And this is the place, where I take occasion to enforce this my general reply: - that man, by the words of the law, is admonished and taught what he ought to do, not what he can do: that is, that he is brought to know his sin, but not to believe that he has any strength in himself. Wherefore, friend Erasmus, as often as you throw in my teeth the Words of the law, so often I throw in yours that of Paul, "By the law is the knowledge of sin," - not of the power of the will. Heap together, therefore, out of the large Concordances all the imperative words into one chaos, provided that, they be not words of the promise but of the requirement of the law only, and I will immediately declare, that by them is always shewn what men ought to do, not what they can do, or do do. And even common grammarians and every little school-boy in the street knows, that by verbs of the imperative mood, nothing else is signified than that which ought to be done, and that, what is done or can be done, is expressed by verbs of the indicative mood.
Because man is told to choose (life, God, or any other thing) does NOT mean, of necessity, that he is able to choose. Luther is teaching us that simple grammar does not allow for this conclusion.

apothanein kerdos
Jul 23rd 2008, 02:20 PM
I'm not sure what you mean to say here. What is the "this"?


That we cannot will ourselves into existence, we cannot will anything that would force God to change His Will, etc.


Are you referring to God's sovereignty? When God causes you to make a choice, which is also a free and meaningful choice, it isn't coerced.

But some choices are coerced. I would argue this doesn't interfere with our free will - or overall ability to choose. There are, however, sometimes where God leaves us no option but to choose one path so that His Glory might be shown. This isn't the case every time, but it does happen.


I'll let you stick that in your pipe and smoke it.

If only it were legal. :)


Freedom of the Will - Jonathan Edwards
:pp

BroRog
Jul 23rd 2008, 02:51 PM
That we cannot will ourselves into existence, we cannot will anything that would force God to change His Will, etc.



But some choices are coerced. I would argue this doesn't interfere with our free will - or overall ability to choose. There are, however, sometimes where God leaves us no option but to choose one path so that His Glory might be shown. This isn't the case every time, but it does happen.



If only it were legal. :)

:pp

Perhaps if you gave me an example of what you are saying I might understand better. While I agree that some choices are coerced, by definition, these are not freewill choices.

For instance, if a man points a gun at me, asking for my wallet, I have the choice to give it to him or not, but whether I do or not, my choice isn't free. Any choice made under duress is not a choice made with freedom of the will.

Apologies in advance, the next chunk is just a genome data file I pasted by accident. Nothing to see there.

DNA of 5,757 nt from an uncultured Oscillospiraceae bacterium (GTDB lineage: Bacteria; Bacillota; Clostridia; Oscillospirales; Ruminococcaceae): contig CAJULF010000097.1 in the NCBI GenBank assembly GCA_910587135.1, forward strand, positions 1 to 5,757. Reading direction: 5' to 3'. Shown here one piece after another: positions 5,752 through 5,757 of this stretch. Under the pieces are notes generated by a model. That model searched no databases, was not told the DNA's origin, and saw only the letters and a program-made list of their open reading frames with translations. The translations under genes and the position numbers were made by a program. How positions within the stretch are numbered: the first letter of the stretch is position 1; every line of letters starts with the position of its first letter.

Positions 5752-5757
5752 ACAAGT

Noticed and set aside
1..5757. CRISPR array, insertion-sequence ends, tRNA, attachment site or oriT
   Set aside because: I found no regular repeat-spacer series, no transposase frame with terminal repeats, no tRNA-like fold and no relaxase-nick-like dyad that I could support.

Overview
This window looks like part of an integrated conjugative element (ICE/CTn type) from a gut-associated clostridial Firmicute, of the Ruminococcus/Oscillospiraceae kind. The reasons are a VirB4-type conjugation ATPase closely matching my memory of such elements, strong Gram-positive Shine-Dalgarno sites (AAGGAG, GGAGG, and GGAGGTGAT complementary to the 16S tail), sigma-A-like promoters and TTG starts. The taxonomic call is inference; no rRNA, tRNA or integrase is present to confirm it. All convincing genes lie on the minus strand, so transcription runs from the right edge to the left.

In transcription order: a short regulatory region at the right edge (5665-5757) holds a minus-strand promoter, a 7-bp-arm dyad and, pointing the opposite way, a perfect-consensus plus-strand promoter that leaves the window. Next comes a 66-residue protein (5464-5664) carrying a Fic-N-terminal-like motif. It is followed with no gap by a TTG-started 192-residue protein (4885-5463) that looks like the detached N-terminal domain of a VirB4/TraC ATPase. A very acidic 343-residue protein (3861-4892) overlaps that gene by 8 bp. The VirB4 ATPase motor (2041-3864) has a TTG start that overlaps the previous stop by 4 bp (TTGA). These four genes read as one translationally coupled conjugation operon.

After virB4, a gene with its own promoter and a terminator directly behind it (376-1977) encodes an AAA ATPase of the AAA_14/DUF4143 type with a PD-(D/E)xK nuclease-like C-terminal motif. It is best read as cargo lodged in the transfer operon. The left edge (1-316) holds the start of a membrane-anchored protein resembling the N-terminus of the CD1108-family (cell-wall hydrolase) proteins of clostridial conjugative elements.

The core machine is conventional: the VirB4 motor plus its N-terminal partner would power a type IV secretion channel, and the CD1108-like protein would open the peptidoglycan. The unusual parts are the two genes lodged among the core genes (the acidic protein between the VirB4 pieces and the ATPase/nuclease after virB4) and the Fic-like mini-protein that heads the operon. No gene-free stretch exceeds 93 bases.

apothanein kerdos
Jul 23rd 2008, 02:59 PM
Perhaps if you gave me an example of what you are saying I might understand better. While I agree that some choices are coerced, by definition, these are not freewill choices.

For instance, if a man points a gun at me, asking for my wallet, I have the choice to give it to him or not, but whether I do or not, my choice isn't free. Any choice made under duress is not a choice made with freedom of the will.
Then I would say free will doesn't exist. All choices have a consequence, whether positive or negative, and we will prefer one consequence over the other. Thus, in the example you gave you could say no to the man, but you wouldn't like the consequence, so you go with the choice that has the more preferable consequence. If this isn't free will, then free will doesn't exist. All choices play out like that scenario, just not as drastic.

If I want to eat, I can make the choice to eat pizza or hamburgers, but what I feel will satisfy me the most at that point is where I will go - therefore, I will prefer one consequence (or result if you will) over the other. I have biologically been coerced.

Since all choices play out this way, we could easily say that free will doesn't exist. This is why I would say a better term is limited will, or we can use free will but remove the "coercion" from the definition.

humbled
Jul 23rd 2008, 03:01 PM
Perhaps if you gave me an example of what you are saying I might understand better. While I agree that some choices are coerced, by definition, these are not freewill choices.

For instance, if a man points a gun at me, asking for my wallet, I have the choice to give it to him or not, but whether I do or not, my choice isn't free. Any choice made under duress is not a choice made with freedom of the will.
You have the choice to give the man your wallet or get shot. You freely choose whichever one you choose. IT's a matter of desire ... not duress.

Man ALWAYS chooses what he wants to choose. Always.

RabbiKnife
Jul 23rd 2008, 03:02 PM
I'm not sure that "consequence" or "result" is the same as "coercion."

apothanein kerdos
Jul 23rd 2008, 05:46 PM
I'm not sure that "consequence" or "result" is the same as "coercion."

To coerce is to threaten or force someone to do a certain action. IF the person goes against the desired action there are consequences to follow. In other words, the person chooses to follow the coercion because the person prefers the positive consequences that follow.

BroRog
Jul 24th 2008, 02:00 AM